“People don’t pray anymore, they don’t go to church, they don’t go to confession. The devil has an easy time of it,” Amorth said in an interview. “There’s a lot more devil worship, people interested in satanic things and seances, and less in Jesus.”

Amorth and other priests said the resurgence in exorcisms has been encouraged by the Vatican, which in 1999 formally revised and upheld the rite for the first time in almost 400 years.

Because as we know, people that don’t go to church inevitably drift towards worshiping a demigod in the pantheon of a random theology that they don’t believe in.

Jankowski cited the case of a woman who asked for a divorce days after renewing her wedding vows as part of a marriage counseling program. What was suspicious, he said, was how the wife suddenly developed a passionate hatred for her husband.

“According to what I could perceive, the devil was present and acting in an obvious way,” he said. “How else can you explain how a wife, in the space of a couple of weeks, could come to hate her own husband, a man who is a good person?”

Well, clearly, only mystical demons waving their googly invisible fingers can explain such a thing as minor marital strife!

This sort of logic strikes me as an embarrassingly naive Satan-of-the-Gaps gambit. How does the priest know that the husband is a “good person” anyway? Can he really rule out the possibility that he’s done something awful to his wife that she resents but doesn’t want to talk about? Or that she’s just gotten annoyed by the guy, as just happens sometimes? Or that she’s just a jerk?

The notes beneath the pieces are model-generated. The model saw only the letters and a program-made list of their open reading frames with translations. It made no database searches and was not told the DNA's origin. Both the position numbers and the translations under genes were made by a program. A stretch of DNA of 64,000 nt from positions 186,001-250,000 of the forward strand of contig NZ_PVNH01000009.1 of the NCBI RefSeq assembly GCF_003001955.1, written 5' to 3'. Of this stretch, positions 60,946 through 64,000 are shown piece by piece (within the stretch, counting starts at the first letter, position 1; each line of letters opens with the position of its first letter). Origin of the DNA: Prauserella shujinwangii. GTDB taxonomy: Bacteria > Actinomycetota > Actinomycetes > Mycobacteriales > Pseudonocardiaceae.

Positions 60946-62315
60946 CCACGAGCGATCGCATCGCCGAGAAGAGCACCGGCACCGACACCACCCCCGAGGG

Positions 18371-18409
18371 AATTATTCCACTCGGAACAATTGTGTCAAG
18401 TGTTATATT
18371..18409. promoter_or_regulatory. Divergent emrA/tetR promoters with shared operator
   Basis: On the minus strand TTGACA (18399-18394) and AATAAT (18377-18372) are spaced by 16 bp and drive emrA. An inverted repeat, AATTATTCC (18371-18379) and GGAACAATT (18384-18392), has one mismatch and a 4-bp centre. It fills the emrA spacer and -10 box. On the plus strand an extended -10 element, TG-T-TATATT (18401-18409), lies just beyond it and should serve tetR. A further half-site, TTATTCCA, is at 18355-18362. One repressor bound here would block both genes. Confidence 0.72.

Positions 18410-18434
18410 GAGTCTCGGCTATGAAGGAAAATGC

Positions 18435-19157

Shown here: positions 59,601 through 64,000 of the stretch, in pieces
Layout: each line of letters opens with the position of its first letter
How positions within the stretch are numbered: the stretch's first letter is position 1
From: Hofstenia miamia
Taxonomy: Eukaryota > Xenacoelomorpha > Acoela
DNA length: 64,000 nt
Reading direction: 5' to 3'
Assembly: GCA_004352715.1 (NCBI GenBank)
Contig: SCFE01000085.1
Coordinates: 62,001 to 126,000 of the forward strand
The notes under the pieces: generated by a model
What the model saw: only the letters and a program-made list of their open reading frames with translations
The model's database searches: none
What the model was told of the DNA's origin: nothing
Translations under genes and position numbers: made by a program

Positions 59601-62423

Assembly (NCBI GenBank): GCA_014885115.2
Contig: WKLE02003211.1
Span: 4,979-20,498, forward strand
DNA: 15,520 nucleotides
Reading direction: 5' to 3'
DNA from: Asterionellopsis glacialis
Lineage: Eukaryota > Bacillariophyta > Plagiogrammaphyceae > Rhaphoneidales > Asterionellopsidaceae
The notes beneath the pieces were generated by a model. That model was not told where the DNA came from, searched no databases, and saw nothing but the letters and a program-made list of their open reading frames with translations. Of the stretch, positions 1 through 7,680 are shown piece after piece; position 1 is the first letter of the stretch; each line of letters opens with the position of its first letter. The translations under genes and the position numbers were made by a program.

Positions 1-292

But, as I’m always interested in the technical details of these sort of phenomena (which often seem to get made up on the fly), this article actually does provide a bit of insight:

Exorcists said the people they help can be in the grip of evil to varying degrees. Only a small fraction, they said, are completely possessed by demons — which can cause them to display inhuman strength, speak in exotic tongues, recoil in the presence of sacred objects or overpower others with a stench.

Ah, so people can be partially possessed by demons. That makes things much more interesting.

But how do priests know this, exactly? Did they stumble upon a demonic livejournal documenting the halting progress of some illict supernatural relationship? How can they tell partial possession from just a really smart demon who knows better than to act up too much when priests are lurking around with their ghostbuster equipment? What’s going on with a “partial” possession anyway? Are demons in control of some neurons in the brain, but not others?